Napalm Death


01. Circumspect
02. Errors In The Signals
03. Everyday Pox
04. Protection Racket
05. The Wolf I Feed
06. Quarantined
07. Fall On Their Swords
08. Collision Course
09. Orders Of Magnitude
10. Think Tank Trials
11. Blank Look About Face
12. Leper Colony
13. Nom De Guerre
14. Analysis Paralysis
15. Opposites Repellent
16. A Gag Reflex
17. Everything In Mono

[Century Media]

At the risk of sounding like a broken record, I should probably acknowledge the fact that I’ve been harping on a lot about ‘consistency’ lately. 2012 seems to have this interesting trend whereby bigger bands are releasing albums that sound incredibly similar to their previous work with results ranging from the impressive to the slightly disappointing and while I’m not complaining, I would be lying if I said I wasn’t eagerly anticipating the first real ‘curveball’ of the year. Strangely enough, Utilitarian, Napalm Death‘s fifteenth studio outing, may be exactly what I was looking for and if I wasn’t such a godless heathen, I’d say someone was looking out for me.

Napalm’s previous journey from grindcore to death metal and then halfway back is fairly well documented, but on Utilitarian we’re starting to get a glimpse into a more experimental and progressive sound that we only saw glimpses of in it’s predecessor Time Waits For No Slave. Alongside the utterly relentless deathgrind that made the band what it is today, sits curious baritone chanting, a more widespread use of back up vocals from guitarist Mitch Harris and even a spazzy saxophone freak out courtesy of John Zorn in ‘Everyday Pox‘.

However, as is the mark of a great band, nothing ever feels needless or superfluous. Instead tracks like ‘Fall On Their Swords‘ go from rumbling Brutal Truth style grind into an atmospheric, almost-NeurIsis-esque build up effortlessly and comes off better for it. ‘Errors In The Signals‘ is another great example – a track that could easily fit in any of the last few records but still creates an identity for itself by toying with riffs that judder and groove rather than straight up grind.There are sixteen tracks here though, so for more traditional fans there’s plenty here to amuse you as well – ‘Think Tank Trials‘ is a distinctly crusty grinder that takes a look through rose tinted glasses at the early days of Extreme Noise Terror or Terrorizer and ‘Nom De Guerre‘ tears you a new one by perfecting the exact sound Trap Them had been aiming for on Seizures In Barren Praise.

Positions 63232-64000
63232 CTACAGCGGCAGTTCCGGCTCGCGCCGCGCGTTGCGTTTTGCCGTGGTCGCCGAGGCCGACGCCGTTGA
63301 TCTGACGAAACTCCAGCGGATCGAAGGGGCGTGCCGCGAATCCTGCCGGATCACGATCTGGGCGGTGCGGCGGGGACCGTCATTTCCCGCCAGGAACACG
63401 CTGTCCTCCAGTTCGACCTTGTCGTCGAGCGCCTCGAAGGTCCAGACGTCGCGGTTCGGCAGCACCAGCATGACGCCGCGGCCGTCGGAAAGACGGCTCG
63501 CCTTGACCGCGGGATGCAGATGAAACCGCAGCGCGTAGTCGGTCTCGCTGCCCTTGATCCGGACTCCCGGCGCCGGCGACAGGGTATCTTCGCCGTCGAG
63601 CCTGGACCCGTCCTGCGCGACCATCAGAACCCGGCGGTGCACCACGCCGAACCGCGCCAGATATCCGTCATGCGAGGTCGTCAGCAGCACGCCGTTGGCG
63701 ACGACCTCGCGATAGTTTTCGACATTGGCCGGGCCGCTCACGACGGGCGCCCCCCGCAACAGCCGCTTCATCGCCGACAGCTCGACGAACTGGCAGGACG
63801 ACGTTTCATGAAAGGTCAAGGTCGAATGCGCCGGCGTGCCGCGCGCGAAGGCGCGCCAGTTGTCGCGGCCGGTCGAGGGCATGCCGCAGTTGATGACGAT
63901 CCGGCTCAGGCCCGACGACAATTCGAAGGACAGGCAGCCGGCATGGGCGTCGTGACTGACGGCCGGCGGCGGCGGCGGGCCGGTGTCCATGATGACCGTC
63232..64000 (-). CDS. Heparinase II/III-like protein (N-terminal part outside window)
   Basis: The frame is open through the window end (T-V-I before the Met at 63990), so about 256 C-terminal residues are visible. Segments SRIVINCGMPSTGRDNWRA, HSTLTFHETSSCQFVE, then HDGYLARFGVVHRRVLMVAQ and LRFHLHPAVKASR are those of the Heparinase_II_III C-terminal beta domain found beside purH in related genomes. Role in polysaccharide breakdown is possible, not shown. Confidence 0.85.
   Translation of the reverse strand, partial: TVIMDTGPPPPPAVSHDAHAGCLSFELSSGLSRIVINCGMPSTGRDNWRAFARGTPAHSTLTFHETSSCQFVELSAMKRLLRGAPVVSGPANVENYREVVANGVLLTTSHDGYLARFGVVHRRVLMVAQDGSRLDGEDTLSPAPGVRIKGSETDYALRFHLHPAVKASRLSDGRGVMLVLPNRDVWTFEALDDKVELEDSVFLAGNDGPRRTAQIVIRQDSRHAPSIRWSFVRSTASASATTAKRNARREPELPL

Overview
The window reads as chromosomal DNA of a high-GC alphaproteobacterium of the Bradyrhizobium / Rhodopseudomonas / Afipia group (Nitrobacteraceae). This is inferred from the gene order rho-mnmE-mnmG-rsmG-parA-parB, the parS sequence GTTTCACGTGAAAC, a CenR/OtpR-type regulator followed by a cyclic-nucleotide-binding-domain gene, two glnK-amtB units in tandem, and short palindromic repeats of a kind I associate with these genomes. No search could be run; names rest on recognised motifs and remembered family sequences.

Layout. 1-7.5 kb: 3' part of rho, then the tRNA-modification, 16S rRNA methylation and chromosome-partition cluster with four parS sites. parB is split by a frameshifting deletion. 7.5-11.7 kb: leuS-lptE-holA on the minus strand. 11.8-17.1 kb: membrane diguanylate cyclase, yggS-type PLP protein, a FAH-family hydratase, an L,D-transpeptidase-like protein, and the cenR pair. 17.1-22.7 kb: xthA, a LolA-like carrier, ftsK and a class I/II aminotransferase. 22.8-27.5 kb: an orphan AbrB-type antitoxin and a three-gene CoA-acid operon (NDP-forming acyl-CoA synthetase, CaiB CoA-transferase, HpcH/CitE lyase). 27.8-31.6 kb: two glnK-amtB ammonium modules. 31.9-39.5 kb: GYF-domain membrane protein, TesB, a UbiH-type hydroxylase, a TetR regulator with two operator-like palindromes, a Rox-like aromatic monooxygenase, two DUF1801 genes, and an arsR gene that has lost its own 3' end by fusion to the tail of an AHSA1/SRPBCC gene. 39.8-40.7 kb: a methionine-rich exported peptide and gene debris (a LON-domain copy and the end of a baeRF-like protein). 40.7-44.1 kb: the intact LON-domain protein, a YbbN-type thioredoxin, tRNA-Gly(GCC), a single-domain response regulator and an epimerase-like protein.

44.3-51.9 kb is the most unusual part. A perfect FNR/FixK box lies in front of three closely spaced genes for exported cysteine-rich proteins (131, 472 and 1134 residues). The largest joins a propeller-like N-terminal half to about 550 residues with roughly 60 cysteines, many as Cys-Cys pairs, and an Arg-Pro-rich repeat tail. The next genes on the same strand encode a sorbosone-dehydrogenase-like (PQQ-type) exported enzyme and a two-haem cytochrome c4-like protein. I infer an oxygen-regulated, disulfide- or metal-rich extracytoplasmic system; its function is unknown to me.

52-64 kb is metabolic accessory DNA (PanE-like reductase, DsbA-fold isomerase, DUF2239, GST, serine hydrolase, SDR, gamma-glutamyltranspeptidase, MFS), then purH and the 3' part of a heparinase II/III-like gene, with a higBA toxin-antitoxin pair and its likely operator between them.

Utilitarian as a whole, strikes that fine line between experimentation and fan service so well that their age is showing. Only a band with this much experience could pull off an album like this and while I probably would have been happy with a Time Waits For No Slave/Smear Campaign 2.0, it’s far more fascinating to see this forward thinking band pushing themselves musically again. Napalm Death are synonymous with grind at this point in time and while it’s an entirely different line up to their humble beginnings nearly 20 years ago, it’s great to see them still sticking up a middle finger to convention and doing things their way.

Napalm Death’s Utilitarian gets…




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